Finally, the importance of getting patients registered with the correct insurance at the outset can’t be overstated. For example, when a patient has Medicaid, they may also have other primary commercial insurance. Having a comprehensive understanding of each patient’s coverage is crucial to establish the correct pattern of billing at the outset and to ensure a successful outcome for the patient and the practice.

Focusing more on revenue cycle doesn’t mean less on patient care

Theconnection between RCM and patient experience is stronger than many acknowledge. When a patient enters the office, their top concern should not be the bill they are going to receive after the visit. If this can be prevented by investing in recruiting, training or outsourcing RCM, then it is a worthwhile investment. At the end of the day, if the practice is not financially stable, providers cannot achieve their main goal of providing quality patient care.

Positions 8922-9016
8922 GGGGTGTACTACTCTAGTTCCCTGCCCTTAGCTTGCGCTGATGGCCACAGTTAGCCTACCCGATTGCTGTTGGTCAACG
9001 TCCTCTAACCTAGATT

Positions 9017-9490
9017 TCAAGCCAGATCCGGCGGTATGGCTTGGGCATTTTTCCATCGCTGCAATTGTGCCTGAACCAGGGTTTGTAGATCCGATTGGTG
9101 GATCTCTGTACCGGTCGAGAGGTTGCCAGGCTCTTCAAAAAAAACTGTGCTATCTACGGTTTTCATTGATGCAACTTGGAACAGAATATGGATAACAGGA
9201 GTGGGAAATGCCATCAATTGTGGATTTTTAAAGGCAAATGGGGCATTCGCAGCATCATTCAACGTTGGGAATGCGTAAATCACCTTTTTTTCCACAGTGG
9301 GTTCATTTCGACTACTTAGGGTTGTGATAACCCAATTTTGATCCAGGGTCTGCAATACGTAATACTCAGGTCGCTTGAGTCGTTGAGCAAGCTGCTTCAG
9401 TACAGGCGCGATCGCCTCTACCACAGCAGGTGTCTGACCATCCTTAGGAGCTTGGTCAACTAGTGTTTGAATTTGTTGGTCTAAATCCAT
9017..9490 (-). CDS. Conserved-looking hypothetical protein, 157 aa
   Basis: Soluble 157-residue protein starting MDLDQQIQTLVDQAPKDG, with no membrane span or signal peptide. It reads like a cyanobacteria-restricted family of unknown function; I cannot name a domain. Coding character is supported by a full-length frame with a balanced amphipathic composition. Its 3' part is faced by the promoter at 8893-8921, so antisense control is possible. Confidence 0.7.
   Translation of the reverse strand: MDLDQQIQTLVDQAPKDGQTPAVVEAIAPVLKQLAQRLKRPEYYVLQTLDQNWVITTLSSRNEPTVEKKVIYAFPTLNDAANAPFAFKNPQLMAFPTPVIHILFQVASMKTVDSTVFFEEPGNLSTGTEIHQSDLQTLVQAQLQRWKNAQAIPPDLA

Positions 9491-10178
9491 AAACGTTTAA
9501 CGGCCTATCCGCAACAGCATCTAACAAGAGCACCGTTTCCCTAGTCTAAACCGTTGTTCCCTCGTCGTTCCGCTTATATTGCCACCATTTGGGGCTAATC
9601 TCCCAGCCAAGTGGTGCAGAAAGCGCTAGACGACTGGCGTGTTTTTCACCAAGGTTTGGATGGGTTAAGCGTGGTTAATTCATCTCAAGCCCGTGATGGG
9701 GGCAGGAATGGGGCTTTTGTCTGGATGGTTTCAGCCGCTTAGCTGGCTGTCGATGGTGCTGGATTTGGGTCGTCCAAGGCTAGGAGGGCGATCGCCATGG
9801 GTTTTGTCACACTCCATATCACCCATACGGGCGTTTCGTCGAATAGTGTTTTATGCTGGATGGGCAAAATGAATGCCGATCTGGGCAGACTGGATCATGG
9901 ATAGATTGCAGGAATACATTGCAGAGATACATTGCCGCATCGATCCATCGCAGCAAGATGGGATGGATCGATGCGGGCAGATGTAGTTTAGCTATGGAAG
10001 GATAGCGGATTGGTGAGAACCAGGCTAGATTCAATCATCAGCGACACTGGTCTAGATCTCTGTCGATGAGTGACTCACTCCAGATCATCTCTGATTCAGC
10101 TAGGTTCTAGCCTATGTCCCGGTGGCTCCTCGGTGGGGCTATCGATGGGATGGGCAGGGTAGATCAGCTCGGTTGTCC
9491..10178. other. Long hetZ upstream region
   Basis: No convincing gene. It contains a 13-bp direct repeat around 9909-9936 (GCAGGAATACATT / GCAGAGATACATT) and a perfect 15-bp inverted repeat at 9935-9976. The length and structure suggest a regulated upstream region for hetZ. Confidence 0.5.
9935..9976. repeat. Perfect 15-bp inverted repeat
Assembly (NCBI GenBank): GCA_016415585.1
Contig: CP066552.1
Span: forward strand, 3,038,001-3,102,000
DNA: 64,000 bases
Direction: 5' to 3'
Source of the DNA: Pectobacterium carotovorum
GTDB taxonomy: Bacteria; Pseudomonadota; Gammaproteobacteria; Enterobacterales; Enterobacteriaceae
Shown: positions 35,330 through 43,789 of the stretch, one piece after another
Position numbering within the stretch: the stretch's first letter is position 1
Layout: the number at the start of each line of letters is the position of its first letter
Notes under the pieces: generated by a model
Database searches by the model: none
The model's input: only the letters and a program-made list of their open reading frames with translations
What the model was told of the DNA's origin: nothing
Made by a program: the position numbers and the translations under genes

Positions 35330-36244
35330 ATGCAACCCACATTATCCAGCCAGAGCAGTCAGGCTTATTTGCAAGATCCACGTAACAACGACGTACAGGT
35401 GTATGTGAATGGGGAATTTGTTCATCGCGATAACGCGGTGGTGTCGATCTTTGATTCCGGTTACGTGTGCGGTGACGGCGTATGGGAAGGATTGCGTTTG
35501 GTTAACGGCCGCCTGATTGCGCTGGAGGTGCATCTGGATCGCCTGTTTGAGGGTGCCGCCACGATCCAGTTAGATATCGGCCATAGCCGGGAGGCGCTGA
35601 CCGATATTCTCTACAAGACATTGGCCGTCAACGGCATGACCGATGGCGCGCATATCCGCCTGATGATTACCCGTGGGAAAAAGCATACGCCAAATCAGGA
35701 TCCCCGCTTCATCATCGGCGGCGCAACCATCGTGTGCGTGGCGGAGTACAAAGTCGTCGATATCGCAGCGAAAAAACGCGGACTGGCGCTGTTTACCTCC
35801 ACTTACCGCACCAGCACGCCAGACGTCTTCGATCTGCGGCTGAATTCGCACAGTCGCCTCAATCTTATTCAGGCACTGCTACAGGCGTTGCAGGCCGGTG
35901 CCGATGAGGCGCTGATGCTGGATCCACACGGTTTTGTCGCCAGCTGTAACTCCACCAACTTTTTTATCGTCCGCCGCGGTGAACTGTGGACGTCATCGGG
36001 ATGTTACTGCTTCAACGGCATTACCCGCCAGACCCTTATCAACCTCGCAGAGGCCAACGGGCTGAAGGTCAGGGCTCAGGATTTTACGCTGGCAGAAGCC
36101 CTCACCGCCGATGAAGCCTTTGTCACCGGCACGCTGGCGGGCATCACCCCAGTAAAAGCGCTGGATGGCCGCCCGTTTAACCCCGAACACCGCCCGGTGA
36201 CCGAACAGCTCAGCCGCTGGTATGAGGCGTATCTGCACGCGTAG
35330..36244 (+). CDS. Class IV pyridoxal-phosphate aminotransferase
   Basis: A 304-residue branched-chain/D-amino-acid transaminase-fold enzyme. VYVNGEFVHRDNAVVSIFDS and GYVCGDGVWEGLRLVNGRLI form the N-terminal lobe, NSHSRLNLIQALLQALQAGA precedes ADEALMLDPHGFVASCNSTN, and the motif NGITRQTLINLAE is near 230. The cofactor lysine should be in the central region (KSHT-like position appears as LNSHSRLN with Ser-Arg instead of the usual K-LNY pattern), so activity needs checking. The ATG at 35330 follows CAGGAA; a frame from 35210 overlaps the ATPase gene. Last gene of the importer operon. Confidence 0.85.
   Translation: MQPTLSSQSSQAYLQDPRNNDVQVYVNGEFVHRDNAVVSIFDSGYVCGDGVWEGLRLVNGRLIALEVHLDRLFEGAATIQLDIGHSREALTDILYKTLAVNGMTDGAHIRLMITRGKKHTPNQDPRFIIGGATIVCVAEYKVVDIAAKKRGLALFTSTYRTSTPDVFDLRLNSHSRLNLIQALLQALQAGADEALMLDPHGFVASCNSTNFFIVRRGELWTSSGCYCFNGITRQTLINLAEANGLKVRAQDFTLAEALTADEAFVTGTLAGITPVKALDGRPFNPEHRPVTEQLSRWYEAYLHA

Jennifer Walen, M.H.A., is senior vice president of physician revenue cycle at Ensemble Health Partners. She has worked in revenue cycle management for Baptist Memorial Health Care and Spectrum Health.

Related Videos
Jennifer N. Lee, MD, FAAFP
© National Institute for Occupational Safety and Health
© National Institute for Occupational Safety and Health
© National Institute for Occupational Safety and Health
© National Institute for Occupational Safety and Health
© National Institute for Occupational Safety and Health
© National Institute for Occupational Safety and Health